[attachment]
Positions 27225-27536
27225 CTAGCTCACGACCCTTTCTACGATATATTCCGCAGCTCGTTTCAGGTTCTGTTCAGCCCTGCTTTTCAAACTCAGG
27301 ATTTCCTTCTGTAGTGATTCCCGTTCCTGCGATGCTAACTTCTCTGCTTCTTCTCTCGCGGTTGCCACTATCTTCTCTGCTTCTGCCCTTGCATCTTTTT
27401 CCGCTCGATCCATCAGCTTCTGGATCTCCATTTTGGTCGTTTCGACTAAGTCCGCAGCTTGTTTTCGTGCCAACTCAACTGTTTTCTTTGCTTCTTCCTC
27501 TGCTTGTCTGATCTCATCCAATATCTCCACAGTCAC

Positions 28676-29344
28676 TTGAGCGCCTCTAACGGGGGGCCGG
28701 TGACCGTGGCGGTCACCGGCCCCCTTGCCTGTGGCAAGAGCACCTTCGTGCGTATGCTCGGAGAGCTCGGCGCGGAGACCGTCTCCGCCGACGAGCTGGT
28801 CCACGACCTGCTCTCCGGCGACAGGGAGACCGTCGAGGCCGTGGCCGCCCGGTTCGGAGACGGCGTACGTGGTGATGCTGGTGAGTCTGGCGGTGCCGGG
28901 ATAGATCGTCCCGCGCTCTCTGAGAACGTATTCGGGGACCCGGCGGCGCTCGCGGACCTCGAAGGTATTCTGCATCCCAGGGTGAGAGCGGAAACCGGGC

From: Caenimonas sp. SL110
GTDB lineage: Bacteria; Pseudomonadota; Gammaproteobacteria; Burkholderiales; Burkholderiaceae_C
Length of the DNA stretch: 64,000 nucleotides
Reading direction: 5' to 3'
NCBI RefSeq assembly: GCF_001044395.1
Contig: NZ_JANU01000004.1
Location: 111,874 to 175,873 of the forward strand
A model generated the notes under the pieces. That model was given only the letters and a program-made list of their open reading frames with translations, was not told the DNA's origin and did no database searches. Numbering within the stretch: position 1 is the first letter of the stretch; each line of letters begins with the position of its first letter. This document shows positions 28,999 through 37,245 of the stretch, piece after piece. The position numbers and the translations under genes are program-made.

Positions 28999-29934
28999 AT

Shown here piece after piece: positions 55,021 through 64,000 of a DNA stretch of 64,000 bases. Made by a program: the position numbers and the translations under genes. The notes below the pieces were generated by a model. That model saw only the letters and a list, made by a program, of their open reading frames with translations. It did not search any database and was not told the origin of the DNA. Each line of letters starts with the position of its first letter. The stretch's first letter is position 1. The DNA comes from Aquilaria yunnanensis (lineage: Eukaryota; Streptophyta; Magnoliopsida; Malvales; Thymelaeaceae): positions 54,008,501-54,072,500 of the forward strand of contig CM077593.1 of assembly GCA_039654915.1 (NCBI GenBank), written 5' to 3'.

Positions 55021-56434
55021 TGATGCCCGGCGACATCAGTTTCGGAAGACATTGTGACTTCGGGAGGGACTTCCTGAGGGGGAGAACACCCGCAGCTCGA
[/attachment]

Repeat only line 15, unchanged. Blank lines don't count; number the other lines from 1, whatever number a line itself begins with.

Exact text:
NCBI RefSeq assembly: GCF_001044395.1